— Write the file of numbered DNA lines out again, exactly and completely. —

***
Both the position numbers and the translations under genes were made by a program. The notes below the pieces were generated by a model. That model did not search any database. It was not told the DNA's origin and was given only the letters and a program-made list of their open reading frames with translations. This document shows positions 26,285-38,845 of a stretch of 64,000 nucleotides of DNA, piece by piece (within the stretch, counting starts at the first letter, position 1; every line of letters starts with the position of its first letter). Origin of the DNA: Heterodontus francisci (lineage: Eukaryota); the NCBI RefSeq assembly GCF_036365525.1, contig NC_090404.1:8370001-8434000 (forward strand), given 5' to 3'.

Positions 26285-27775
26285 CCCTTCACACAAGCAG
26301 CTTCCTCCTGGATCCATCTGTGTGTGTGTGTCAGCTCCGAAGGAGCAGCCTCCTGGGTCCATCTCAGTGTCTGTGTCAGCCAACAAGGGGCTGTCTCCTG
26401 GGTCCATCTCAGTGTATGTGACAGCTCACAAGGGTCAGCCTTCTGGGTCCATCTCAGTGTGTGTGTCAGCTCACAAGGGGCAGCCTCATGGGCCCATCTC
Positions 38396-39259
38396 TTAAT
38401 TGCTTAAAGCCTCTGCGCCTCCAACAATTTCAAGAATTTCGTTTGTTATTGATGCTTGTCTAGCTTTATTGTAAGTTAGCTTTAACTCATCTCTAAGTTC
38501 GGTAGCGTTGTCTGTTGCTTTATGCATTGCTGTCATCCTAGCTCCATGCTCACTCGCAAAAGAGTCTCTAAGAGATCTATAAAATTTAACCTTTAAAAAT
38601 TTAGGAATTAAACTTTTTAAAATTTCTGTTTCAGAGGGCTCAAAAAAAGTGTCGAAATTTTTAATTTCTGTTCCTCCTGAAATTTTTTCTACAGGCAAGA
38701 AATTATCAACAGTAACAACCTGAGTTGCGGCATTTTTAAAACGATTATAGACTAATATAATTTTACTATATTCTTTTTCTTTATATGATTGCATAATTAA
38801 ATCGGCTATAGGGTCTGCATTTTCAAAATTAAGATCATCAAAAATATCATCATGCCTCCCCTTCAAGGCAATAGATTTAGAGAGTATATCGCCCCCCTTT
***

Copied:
Both the position numbers and the translations under genes were made by a program. The notes below the pieces were generated by a model. That model did not search any database. It was not told the DNA's origin and was given only the letters and a program-made list of their open reading frames with translations. This document shows positions 26,285-38,845 of a stretch of 64,000 nucleotides of DNA, piece by piece (within the stretch, counting starts at the first letter, position 1; every line of letters starts with the position of its first letter). Origin of the DNA: Heterodontus francisci (lineage: Eukaryota); the NCBI RefSeq assembly GCF_036365525.1, contig NC_090404.1:8370001-8434000 (forward strand), given 5' to 3'.

Positions 26285-27775
26285 CCCTTCACACAAGCAG
26301 CTTCCTCCTGGATCCATCTGTGTGTGTGTGTCAGCTCCGAAGGAGCAGCCTCCTGGGTCCATCTCAGTGTCTGTGTCAGCCAACAAGGGGCTGTCTCCTG
26401 GGTCCATCTCAGTGTATGTGACAGCTCACAAGGGTCAGCCTTCTGGGTCCATCTCAGTGTGTGTGTCAGCTCACAAGGGGCAGCCTCATGGGCCCATCTC
Positions 38396-39259
38396 TTAAT
38401 TGCTTAAAGCCTCTGCGCCTCCAACAATTTCAAGAATTTCGTTTGTTATTGATGCTTGTCTAGCTTTATTGTAAGTTAGCTTTAACTCATCTCTAAGTTC
38501 GGTAGCGTTGTCTGTTGCTTTATGCATTGCTGTCATCCTAGCTCCATGCTCACTCGCAAAAGAGTCTCTAAGAGATCTATAAAATTTAACCTTTAAAAAT
38601 TTAGGAATTAAACTTTTTAAAATTTCTGTTTCAGAGGGCTCAAAAAAAGTGTCGAAATTTTTAATTTCTGTTCCTCCTGAAATTTTTTCTACAGGCAAGA
38701 AATTATCAACAGTAACAACCTGAGTTGCGGCATTTTTAAAACGATTATAGACTAATATAATTTTACTATATTCTTTTTCTTTATATGATTGCATAATTAA
38801 ATCGGCTATAGGGTCTGCATTTTCAAAATTAAGATCATCAAAAATATCATCATGCCTCCCCTTCAAGGCAATAGATTTAGAGAGTATATCGCCCCCCTTT